Five Key Takeaways from Barr’s Letter to Congress on What’s Next for the Mueller Report

Attorney General William Barr sent a letter on Friday to Senate Judiciary Chairman Sen. Lindsey Graham (R-S.C.) and House Judiciary Committee Chairman Rep. Jerrold Nadler (D-N.Y.) in which he identified the next steps for handling Special Counsel Robert Mueller‘s Russia report.

Over the course of the letter Barr addressed some key questions, including: What will be redacted and why; whether President Donald Trump‘s executive privilege concerns will be taken into account before the report is released; whether the AG’s four-page summary was “exhaustive”; how long the report will be (not including exhibits), who will get to read the Mueller report and when it is expected to be released; whether Mueller is involved in the current process; and whether Barr will testify about his handling of the confidential report required by current special counsel regulations.

What Will Be Redacted and Why

Specifically, we are well along in the process of identifying and redacting the following: 1) material subject to Federal Rule of Criminal Procedure 6(e) that by law cannot be made public; 2) material the intelligence community identifies as potentially compromising sensitive sources and methods; 3) material that could affect other ongoing matters, including those that the Special Counsel has referred to other Department offices; and (4) information that would unduly infringe on the personal privacy and repetitional interests of peripheral third parties.

In summary, that means you won’t see things related to ongoing investigations (grand jury stuff), identification of intel sources and methods, information that can’t be released by law, and information that “unduly” prejudices uncharged individuals. Deputy Attorney General Rod Rosenstein has long emphasized the last point.

Barr also confirmed that the “Special Counsel is involved” in the redaction process.

Does President Donald Trump Have a Say in This?

Trump and his attorney Rudy Giuliani have of late ramped up their usage of the term “executive privilege” and said that they should get to review the Mueller report before it goes public to make privilege recommendations.

It does not appear, at least right now, that this is a factor at play. Interestingly, Barr reminded Trump he has this right to assert privilege over “certain parts of the report,” but that there aren’t any plans to give the report to the White House to make privilege recommendations.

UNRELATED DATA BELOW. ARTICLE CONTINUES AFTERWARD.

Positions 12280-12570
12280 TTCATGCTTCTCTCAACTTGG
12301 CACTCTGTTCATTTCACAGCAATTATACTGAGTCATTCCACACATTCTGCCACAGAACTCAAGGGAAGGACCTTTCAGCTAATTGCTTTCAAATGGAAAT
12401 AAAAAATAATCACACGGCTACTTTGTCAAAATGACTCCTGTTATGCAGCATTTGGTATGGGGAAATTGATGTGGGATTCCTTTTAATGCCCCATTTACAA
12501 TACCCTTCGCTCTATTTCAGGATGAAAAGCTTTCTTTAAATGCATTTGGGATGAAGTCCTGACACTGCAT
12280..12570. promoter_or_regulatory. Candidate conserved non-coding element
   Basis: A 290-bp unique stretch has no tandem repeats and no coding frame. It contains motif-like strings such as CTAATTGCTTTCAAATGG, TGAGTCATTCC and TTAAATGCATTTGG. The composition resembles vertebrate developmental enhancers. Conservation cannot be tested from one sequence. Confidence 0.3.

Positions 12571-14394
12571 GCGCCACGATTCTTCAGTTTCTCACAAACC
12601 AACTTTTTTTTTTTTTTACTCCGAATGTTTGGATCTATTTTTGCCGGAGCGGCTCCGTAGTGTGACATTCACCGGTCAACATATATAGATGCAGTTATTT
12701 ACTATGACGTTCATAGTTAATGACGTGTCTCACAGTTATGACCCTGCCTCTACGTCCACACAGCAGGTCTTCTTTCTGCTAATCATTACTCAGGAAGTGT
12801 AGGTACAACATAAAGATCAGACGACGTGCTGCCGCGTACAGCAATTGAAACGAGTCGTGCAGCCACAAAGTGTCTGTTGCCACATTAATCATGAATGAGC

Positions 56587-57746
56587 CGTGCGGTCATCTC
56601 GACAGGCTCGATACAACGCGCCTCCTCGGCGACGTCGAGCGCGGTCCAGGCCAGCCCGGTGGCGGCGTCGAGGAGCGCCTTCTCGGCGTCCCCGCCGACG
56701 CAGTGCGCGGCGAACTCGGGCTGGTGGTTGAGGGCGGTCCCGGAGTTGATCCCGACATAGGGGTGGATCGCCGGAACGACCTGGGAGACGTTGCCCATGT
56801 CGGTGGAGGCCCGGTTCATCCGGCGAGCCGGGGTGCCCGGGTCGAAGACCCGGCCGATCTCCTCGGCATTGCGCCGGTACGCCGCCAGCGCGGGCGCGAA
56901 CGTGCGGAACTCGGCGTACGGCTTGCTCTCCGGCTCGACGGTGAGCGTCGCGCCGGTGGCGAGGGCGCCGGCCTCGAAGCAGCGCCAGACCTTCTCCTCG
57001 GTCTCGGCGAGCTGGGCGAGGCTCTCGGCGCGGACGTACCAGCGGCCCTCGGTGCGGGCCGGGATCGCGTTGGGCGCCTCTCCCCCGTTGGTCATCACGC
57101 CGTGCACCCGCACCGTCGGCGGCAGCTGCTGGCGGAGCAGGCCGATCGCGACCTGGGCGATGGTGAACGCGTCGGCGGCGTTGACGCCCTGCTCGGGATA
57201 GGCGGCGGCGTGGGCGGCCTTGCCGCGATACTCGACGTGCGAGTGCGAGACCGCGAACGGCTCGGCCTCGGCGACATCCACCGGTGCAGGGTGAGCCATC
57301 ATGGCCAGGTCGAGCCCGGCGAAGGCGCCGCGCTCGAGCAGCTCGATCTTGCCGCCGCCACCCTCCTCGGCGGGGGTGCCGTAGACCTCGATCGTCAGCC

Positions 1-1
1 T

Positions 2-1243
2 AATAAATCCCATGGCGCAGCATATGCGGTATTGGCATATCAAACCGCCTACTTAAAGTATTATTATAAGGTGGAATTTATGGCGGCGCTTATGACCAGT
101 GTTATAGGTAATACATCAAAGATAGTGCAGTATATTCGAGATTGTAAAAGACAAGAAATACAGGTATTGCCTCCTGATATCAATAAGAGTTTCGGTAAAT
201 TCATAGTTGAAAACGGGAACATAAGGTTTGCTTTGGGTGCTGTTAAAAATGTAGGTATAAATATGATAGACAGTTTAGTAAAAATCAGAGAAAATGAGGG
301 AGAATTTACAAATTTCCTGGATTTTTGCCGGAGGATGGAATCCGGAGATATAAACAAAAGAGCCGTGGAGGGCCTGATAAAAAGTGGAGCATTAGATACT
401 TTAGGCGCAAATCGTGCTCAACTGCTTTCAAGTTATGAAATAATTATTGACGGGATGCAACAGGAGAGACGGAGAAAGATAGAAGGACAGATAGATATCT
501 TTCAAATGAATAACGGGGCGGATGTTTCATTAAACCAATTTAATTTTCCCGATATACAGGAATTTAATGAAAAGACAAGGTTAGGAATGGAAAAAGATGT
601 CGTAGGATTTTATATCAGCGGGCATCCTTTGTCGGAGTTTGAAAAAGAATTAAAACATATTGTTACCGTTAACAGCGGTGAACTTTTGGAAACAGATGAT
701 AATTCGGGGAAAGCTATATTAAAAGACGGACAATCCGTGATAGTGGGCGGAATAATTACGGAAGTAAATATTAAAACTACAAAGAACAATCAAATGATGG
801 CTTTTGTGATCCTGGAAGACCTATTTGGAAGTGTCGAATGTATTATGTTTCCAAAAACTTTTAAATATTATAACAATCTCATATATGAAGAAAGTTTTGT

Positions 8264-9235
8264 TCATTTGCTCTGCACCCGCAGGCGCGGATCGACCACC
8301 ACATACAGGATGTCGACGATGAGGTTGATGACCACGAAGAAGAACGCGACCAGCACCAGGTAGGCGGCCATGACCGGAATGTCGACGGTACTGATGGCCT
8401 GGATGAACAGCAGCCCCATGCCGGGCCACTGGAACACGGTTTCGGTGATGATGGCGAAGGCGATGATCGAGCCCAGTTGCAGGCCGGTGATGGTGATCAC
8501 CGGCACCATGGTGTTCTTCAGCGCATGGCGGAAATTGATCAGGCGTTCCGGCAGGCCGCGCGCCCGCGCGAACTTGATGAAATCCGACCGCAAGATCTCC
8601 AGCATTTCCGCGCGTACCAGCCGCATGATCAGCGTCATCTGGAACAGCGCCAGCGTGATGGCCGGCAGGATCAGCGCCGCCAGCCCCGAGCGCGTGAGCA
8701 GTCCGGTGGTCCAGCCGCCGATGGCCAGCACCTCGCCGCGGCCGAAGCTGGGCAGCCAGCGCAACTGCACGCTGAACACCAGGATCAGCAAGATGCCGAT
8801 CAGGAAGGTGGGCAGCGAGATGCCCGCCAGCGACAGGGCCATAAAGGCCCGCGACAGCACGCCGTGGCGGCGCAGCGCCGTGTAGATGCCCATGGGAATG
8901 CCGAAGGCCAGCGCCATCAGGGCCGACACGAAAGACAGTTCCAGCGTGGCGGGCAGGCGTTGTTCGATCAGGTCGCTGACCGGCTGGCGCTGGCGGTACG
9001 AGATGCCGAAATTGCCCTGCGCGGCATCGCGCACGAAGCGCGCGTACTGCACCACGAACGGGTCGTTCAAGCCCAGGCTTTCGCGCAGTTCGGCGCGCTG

“Although the President would have the right to assert privilege over certain parts of the report, he has stated publicly that he intends to defer to me and, accordingly, there are no plans to submit the report to the White House for a privilege review,” Barr said.

What Was the Deal with That Four-Page Summary from Last Weekend?

Barr confirmed on Friday that he received the Mueller report and expected to speak on the report’s “principle conclusions” as soon as the weekend. When Sunday came and Barr released a summary, it said: Mueller has no more indictments, Mueller did not allege conspiracy between President Donald Trump/Trump campaign and the Russian government, and Mueller didn’t exonerate Trump of obstruction of justice but didn’t allege it either.

The length of the summary, how quickly it was produced, and the fact that there were no conspiracy charges led to a bit of a frenzy.

Barr told lawmakers that he thought it went without saying that this was not an “exhaustive” account of Mueller’s investigation.

“As my letter made clear, my notification to Congress and the public provided, pending release of the report, a summary of its ‘principal conclusions’–that is, its bottom line,” he said.

How Long Is the Report, What’s in it and When Will We See it?

Previous reporting indicated that the Mueller report would be 300-plus pages in length, not counting exhibits or appendices. Barr said Friday that it is “nearly 400 pages long (exclusive of tables and appendices) and sets forth the Special Counsel’s findings, his analysis, and the reasons for his conclusions.”

Barr said that “everyone will soon be able to read it on their own” and that he doesn’t not believe its in the public’s best interest for him to “attempt to summarize the full report or to release it in serial or piecemeal fashion.”

The AG said to expect the report mid-April, “if not sooner.”

What Will Happen When the Report Is Made Public and the Ensuing Weeks?

Barr said that his plan is to make the Mueller report public after delivering it Congress.

“Finally, in the interests of keeping the public informed as to these matters, I intend to make this letter public after delivering it to you,” he said.

Barr also volunteered to testify before Congress “shortly after” the report goes public. He said can testify before the Senate Judiciary Committee on May 1 and the House Judiciary Committee on May 2.

[Images via Win McNamee/Getty Images, Tasos Katopodis/Getty Images]

Matt Naham is managing editor of Law&Crime. He formerly worked as news editor and weekend editor at Rare.

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